Press release from the city of Asheville:
At their September 28 meeting, the Asheville City Council adopted a new Urban Place Form Code District. The rezoning Urban Centers initiative was managed by the Asheville Department of Planning & Urban Design and was developed as a recommendation of the City’s Comprehensive Plan, Living Asheville. Urban Centers are intended to foster higher-density, mixed-use development that is economically viable and pedestrian oriented in a way that contributes to the placemaking character of the city.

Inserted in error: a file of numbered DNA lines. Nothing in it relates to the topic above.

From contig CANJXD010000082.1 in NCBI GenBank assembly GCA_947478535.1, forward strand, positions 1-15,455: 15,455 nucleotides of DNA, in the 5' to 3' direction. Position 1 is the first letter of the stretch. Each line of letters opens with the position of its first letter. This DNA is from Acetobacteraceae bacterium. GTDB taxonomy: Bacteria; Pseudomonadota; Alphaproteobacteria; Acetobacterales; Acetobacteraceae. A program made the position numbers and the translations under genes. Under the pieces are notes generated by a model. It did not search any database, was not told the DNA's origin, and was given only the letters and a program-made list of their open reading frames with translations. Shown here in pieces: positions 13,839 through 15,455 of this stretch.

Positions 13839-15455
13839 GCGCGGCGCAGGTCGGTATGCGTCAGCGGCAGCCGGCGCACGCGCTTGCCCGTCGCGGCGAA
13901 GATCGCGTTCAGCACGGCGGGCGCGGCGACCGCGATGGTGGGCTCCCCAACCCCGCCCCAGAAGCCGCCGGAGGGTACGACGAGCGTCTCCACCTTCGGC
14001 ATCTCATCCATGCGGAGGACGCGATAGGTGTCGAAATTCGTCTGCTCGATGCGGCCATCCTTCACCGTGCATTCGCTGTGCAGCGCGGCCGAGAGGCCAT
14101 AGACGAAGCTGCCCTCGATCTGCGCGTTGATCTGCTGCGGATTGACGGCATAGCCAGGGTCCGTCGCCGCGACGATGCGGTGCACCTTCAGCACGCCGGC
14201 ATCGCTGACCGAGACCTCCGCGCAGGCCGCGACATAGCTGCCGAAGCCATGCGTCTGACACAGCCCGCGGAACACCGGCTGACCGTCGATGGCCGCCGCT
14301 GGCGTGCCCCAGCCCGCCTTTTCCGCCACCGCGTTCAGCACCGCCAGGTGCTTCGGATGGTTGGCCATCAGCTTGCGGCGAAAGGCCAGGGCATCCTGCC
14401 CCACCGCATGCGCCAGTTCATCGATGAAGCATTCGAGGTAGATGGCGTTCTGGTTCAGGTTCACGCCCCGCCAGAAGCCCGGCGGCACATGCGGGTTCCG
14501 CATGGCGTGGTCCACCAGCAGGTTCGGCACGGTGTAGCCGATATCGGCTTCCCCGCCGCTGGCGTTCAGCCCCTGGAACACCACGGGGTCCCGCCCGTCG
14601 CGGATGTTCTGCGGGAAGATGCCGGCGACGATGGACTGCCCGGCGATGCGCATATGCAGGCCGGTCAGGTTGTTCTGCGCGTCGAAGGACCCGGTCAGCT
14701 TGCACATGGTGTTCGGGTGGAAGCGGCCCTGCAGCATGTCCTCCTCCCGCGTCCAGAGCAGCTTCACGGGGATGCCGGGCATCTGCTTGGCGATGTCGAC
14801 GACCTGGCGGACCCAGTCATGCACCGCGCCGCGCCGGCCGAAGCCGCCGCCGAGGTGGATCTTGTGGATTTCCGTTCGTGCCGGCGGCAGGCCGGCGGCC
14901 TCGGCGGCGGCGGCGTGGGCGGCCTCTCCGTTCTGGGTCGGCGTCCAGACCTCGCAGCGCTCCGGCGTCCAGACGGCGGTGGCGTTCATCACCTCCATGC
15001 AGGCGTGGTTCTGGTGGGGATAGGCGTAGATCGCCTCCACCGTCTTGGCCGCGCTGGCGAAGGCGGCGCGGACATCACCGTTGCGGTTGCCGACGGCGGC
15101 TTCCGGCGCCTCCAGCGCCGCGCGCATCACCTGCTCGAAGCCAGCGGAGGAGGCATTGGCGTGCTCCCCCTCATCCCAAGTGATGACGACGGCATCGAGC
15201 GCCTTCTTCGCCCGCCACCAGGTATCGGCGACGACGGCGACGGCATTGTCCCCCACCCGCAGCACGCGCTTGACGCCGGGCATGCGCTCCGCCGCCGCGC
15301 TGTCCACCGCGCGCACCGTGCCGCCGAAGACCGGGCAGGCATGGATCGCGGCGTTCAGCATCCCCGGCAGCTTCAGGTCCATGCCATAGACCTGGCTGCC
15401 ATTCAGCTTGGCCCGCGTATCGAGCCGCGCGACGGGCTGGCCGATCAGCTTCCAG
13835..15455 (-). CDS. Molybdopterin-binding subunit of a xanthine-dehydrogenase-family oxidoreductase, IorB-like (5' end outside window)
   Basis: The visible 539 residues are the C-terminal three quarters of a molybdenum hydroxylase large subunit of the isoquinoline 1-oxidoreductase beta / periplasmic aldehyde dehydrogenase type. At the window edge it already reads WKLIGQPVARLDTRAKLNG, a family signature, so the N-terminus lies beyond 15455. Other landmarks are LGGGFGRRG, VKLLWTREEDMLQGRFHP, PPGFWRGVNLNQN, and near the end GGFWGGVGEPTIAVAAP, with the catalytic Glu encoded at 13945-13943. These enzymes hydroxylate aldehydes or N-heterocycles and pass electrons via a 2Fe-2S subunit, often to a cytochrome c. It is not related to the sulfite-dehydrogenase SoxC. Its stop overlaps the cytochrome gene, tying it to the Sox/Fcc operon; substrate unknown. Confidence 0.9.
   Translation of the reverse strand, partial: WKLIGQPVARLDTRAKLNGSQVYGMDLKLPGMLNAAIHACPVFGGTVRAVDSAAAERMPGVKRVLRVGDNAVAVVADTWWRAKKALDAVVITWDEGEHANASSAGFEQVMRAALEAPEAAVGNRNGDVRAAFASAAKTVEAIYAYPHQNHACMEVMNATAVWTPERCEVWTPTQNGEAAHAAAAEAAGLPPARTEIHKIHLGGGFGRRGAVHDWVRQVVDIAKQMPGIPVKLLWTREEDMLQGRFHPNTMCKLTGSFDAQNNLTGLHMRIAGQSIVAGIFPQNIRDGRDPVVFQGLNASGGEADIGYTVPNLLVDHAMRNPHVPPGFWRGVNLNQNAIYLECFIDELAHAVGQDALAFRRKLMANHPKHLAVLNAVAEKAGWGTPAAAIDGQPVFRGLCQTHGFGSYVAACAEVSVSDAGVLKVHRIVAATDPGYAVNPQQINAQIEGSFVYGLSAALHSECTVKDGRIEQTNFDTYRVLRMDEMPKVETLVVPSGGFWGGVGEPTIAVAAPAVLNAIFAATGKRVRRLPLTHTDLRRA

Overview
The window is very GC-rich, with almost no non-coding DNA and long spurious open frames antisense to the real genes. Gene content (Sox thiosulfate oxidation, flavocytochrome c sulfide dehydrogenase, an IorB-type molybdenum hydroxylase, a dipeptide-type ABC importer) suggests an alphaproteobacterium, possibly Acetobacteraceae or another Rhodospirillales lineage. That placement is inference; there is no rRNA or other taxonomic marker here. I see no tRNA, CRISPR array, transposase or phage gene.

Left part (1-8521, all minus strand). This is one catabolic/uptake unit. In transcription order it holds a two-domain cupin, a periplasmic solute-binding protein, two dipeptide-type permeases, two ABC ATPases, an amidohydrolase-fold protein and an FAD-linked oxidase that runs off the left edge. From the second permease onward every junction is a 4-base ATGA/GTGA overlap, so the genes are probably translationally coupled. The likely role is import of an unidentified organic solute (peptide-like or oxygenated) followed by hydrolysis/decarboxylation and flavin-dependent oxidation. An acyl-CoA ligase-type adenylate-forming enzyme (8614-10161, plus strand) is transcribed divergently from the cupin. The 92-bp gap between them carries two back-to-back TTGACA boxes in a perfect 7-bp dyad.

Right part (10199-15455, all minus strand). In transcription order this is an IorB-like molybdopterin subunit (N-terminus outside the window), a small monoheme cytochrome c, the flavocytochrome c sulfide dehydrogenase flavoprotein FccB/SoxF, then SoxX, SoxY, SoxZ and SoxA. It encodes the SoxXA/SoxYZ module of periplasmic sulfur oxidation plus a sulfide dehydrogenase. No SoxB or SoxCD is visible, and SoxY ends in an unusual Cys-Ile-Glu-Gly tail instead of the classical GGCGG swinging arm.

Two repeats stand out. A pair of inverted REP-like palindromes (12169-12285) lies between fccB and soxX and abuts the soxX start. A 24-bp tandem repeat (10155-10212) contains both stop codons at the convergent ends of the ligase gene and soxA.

The vision of the new zoning district is to support reinvestment through more efficient land use patterns that take advantage of the city’s bus system. It is designed to improve walkability and neighborhood quality of life while bringing housing closer to jobs and incentivizing housing to be integrated into projects located on higher-frequency transit corridors.Building upon previous form codes the city adopted in the River Arts District and on Haywood Road, staff developed the Urban Place Form District with an emphasis on the physical form as the organizing principle of the code. Form-based codes address the relationships between structures and the public realm to create regulations that are more predictable, particularly because of the greater reliance on visuals and graphics to highlight expected results.The initial rezoning included four nodes of property located on Tunnel Road, Bleachery Boulevard, Merrimon Avenue, and South Tunnel Road. The sites were identified on the city’s Future Land Use Map as Urban Centers and are also a key part of the city’s transit-supportive growth strategy as identified on the Preferred Growth Scenario Map.The rezoning changes the regulatory framework for these properties so that, over time, they will develop in a way that better aligns with the city’s long-term goals related to livability, equity and sustainability. In particular, large sites will transition into mixed-use developments with housing, improved pedestrian facilities such as sidewalks and street trees, and better internal connectivity that supports transit and bicycling.Phase II of the rezoning is slated to be presented to the Planning & Zoning Commission at their next meeting, at 5 p.m. Oct 6. More information is available on the website for the Planning & Zoning Commission here.